Abstract: A pronoun cannot always co-refer with a given DP: while the cases in (1a-c) are natural, the cases in (1d-e) are not interpretable. The problem of pronoun accessibility is the problem of determining which antecedent-pronoun configuration are licit, which ones give rise to deviance. The cases in (1) point to a simple generalization: the pronoun “it” can co-refer with “a phone-book” if and only if the existence of a phone-book can be taken for granted at the point where the pronoun “it” is used. Simple though it may seem, this generalization is not fully validated by many current theories of pronouns. Such theories typically under-generate, failing to license cases like (1c) as well as other more complicated examples.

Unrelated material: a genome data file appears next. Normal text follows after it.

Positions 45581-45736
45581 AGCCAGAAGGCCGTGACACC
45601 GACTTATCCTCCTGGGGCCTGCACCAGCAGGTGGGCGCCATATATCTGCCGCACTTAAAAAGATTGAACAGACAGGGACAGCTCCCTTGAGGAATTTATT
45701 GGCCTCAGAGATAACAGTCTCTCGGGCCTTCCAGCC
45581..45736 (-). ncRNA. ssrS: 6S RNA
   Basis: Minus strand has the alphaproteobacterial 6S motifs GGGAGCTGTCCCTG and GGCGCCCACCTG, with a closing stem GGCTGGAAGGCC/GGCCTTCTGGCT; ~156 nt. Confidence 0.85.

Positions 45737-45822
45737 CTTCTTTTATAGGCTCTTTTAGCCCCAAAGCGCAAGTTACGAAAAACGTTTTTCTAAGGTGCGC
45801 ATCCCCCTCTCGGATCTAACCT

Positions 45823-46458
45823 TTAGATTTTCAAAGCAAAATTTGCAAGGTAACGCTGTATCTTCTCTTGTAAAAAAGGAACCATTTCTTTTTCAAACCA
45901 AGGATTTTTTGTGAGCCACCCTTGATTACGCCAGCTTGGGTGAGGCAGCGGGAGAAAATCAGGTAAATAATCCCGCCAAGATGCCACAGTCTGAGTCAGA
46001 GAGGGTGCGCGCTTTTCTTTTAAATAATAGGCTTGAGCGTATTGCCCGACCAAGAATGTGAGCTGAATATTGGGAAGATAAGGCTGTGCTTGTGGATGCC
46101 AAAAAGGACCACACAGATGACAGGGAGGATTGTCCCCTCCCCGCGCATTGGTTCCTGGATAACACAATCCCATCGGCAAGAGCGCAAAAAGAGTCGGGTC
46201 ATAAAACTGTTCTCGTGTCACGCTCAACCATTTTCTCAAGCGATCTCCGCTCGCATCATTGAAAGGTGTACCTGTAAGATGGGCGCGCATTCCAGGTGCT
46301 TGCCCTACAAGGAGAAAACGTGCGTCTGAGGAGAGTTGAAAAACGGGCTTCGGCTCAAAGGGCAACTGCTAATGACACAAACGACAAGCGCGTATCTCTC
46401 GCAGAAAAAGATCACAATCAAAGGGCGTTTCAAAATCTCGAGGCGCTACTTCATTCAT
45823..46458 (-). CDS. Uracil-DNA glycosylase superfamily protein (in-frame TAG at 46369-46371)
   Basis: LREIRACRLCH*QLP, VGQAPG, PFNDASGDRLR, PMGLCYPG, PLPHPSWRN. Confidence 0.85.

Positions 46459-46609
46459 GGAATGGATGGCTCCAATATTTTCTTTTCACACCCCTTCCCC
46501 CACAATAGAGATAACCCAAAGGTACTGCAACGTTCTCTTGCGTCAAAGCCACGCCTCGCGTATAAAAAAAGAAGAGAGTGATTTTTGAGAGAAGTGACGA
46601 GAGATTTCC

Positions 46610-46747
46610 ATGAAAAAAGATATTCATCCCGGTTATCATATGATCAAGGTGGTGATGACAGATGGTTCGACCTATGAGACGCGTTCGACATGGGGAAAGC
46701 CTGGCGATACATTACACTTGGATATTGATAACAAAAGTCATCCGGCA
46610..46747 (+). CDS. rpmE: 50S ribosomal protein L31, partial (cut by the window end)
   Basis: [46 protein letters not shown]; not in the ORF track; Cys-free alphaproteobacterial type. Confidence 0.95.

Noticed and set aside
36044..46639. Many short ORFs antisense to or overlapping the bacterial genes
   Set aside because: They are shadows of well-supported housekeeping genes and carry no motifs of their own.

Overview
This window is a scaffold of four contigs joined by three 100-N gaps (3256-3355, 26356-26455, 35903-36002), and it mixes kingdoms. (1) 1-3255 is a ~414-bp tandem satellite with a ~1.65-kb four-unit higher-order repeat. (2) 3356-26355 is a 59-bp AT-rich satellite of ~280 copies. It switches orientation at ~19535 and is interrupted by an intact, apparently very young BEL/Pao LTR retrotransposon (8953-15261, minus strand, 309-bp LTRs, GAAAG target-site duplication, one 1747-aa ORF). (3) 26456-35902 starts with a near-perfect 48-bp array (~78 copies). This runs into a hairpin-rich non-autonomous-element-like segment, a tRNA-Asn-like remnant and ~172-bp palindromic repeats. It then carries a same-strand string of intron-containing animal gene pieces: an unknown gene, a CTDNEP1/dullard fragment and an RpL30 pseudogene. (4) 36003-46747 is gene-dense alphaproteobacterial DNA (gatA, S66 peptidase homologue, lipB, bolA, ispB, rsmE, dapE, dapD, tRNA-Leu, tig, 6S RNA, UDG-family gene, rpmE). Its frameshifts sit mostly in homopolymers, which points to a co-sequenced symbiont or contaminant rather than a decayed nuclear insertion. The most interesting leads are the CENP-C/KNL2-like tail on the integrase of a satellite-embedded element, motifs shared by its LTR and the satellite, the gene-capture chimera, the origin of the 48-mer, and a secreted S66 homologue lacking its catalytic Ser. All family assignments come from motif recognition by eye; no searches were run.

a. There is a phone-book7 and it7 is in the cabinet.
b. If there is a phone-book7, it7 is in the cabinet.
c. Either there isn’t a phone-book7 and it7 is in the cabinet. (attributed to Partee)
d. # Either there is a phone-book7 or it7 is in the cabinet.
e. # There might be a phone-book7 and it7 is in the cabinet.

Taking the generalization at face-value, I propose a system where a pronoun can be interpreted if and only if the existence of a witness - a phone-book in the cases above - can be presupposed. This theory builds on insights from E-type theories (Evans, 1980 ; Heim, 1990 ; Elbourne, 2005) but drops some of the assumptions that have made such theories inviable, like uniqueness.